The ground collapsed, leaving a large hole 70 meters in diameter. As a safety precaution, geologists decided to burn the gas and thus avoid the discharge of poisonous gas. To their surprise, the fuel they hoped to burn in one day is still burning today, which has earned them the name of “The Gate of Hell.”

9. Sea of Stars

The beaches of Vaadhoo in the Maldives become a sea of stars at night due to the spectacular bluish-white glow that shines along its shores. This glow seems to reflect the starry sky at night, and one will definitely feel lost in the magic and charm of seeing this phenomenon.

Scientists say that the glowing capacity of water comes from a chemical reaction called bioluminescence. The Sea of Stars contains a type of phytoplankton called dinoflagellates. When scientists investigated the organisms, they found a cell membrane that reacts to electrical impulses, causing dinoflagellates to illuminate the water.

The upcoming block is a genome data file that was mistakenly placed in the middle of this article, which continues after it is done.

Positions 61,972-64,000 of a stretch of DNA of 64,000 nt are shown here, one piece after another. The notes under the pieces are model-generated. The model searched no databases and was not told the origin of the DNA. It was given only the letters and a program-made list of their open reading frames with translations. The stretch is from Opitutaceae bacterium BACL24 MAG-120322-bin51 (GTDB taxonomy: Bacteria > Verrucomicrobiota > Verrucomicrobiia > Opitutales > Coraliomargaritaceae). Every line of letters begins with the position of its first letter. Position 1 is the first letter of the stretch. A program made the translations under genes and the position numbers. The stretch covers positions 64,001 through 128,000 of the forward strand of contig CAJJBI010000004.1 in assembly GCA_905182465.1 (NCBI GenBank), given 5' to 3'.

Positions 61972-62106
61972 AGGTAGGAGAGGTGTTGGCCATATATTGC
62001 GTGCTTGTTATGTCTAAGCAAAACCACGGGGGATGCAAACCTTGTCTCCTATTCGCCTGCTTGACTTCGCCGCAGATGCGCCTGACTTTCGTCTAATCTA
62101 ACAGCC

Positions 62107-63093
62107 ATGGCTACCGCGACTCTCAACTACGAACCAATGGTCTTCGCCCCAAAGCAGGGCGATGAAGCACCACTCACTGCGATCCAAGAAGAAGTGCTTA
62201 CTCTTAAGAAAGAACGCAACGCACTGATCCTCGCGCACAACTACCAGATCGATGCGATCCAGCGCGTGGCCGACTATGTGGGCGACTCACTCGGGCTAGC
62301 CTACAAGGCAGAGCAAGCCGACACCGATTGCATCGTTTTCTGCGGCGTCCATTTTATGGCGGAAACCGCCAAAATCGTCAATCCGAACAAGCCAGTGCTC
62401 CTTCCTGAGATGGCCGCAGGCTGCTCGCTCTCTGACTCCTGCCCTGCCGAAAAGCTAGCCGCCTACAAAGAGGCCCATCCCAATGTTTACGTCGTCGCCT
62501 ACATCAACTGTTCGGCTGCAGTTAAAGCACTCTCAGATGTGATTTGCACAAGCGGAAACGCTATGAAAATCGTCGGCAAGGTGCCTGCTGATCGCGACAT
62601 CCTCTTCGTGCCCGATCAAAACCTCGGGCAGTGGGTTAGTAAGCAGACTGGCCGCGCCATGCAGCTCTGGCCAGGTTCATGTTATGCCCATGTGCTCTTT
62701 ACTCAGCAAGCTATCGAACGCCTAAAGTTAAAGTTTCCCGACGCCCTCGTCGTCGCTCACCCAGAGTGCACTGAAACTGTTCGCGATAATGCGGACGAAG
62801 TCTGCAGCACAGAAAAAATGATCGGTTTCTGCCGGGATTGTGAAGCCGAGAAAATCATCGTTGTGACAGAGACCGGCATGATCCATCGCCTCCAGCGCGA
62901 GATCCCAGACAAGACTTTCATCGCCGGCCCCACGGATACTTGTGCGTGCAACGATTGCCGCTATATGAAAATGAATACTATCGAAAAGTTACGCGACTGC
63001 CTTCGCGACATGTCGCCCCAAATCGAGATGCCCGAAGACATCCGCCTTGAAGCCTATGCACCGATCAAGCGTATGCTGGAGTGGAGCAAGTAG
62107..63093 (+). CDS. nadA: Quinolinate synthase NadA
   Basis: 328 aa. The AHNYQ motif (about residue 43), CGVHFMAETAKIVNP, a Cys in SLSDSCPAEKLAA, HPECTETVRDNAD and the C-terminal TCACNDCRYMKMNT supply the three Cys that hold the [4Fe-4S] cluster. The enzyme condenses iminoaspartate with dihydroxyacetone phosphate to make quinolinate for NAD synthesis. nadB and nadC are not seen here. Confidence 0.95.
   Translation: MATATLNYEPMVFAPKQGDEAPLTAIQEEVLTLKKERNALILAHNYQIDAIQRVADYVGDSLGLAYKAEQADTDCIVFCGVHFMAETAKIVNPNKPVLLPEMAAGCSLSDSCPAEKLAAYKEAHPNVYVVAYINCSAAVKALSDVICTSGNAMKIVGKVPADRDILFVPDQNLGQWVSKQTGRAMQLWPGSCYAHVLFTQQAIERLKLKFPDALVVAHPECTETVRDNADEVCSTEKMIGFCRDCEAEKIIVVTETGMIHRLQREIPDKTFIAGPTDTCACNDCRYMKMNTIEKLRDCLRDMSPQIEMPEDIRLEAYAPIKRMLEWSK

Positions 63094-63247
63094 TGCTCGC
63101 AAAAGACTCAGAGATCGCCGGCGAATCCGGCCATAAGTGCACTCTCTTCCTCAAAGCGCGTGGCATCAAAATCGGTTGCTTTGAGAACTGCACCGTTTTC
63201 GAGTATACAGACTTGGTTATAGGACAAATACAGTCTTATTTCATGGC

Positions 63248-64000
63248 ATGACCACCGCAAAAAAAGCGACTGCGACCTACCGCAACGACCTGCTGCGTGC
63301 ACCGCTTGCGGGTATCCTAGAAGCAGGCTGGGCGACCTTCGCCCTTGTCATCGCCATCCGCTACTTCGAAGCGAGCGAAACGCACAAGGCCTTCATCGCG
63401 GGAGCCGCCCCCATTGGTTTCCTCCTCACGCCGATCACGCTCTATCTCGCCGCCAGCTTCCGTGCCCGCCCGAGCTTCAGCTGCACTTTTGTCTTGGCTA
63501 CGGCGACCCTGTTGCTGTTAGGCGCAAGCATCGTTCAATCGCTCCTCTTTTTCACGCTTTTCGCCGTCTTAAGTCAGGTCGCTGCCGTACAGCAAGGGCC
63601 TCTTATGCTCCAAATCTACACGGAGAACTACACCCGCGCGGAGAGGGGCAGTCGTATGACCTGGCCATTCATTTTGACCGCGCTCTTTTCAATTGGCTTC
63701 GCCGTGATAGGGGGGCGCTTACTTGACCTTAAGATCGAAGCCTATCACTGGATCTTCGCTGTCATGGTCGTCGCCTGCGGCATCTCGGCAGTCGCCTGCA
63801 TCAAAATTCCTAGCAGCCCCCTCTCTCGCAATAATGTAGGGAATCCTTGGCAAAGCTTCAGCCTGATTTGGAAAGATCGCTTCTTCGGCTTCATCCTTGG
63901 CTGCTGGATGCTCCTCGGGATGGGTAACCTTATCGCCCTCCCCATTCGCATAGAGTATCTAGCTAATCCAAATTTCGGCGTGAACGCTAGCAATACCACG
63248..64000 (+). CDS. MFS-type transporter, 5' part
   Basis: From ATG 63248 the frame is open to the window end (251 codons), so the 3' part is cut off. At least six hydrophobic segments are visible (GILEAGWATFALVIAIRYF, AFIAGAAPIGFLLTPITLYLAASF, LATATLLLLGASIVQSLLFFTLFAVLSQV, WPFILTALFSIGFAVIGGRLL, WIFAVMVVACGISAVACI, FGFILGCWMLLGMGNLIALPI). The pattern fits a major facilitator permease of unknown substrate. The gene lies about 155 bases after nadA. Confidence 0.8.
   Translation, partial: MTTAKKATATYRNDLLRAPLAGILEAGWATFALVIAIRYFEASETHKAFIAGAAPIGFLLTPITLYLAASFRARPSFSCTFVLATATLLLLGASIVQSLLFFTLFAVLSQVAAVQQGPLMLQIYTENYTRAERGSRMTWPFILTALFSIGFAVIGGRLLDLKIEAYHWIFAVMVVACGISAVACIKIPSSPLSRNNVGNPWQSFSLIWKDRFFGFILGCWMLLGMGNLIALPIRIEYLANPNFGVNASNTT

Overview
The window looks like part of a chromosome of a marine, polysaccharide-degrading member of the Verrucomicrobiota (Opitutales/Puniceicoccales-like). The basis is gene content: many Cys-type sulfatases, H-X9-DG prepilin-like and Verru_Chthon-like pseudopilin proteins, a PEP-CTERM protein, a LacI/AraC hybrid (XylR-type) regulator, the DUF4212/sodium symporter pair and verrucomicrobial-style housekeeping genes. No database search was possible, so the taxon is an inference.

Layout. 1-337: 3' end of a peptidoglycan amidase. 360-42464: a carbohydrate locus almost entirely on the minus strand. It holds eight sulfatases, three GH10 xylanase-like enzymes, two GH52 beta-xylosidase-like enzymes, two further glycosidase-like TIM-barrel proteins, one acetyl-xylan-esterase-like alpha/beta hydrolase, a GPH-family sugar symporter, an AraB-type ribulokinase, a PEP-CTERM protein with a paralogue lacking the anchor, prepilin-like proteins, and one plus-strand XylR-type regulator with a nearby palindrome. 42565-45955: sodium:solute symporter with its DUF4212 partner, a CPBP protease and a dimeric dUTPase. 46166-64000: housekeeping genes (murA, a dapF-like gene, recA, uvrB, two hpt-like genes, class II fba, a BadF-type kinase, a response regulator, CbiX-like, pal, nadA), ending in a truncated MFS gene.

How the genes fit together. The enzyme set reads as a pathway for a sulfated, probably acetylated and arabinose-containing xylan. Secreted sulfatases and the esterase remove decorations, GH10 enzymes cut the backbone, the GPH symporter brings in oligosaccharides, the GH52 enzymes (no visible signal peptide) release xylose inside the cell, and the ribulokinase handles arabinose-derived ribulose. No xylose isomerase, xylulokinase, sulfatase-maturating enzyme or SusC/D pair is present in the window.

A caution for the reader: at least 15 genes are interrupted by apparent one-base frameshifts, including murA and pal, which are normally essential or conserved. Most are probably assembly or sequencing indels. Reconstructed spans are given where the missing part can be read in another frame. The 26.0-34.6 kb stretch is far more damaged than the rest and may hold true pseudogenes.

10. The Rainbow Mountain of Peru

It is covered with wide lines of pastel blue, intense red, green, pink, and yellow. There are currently no scientific explanations for this phenomenon. Often known as Vinicunca or Montaña de Siete Colores, Rainbow Mountain is a colorful peak in Peru. It is extremely difficult to achieve, but the strenuous effort is worth it. The scenery from the top of the mountain will dazzle you.

It also serves as a testament to how spectacular geology can be, as each layer represents a different mineral composition. From lavender to garnet and gold, it is believed that this colorful mountain is holy and sacred, and is a place where many locals gather for daily praise.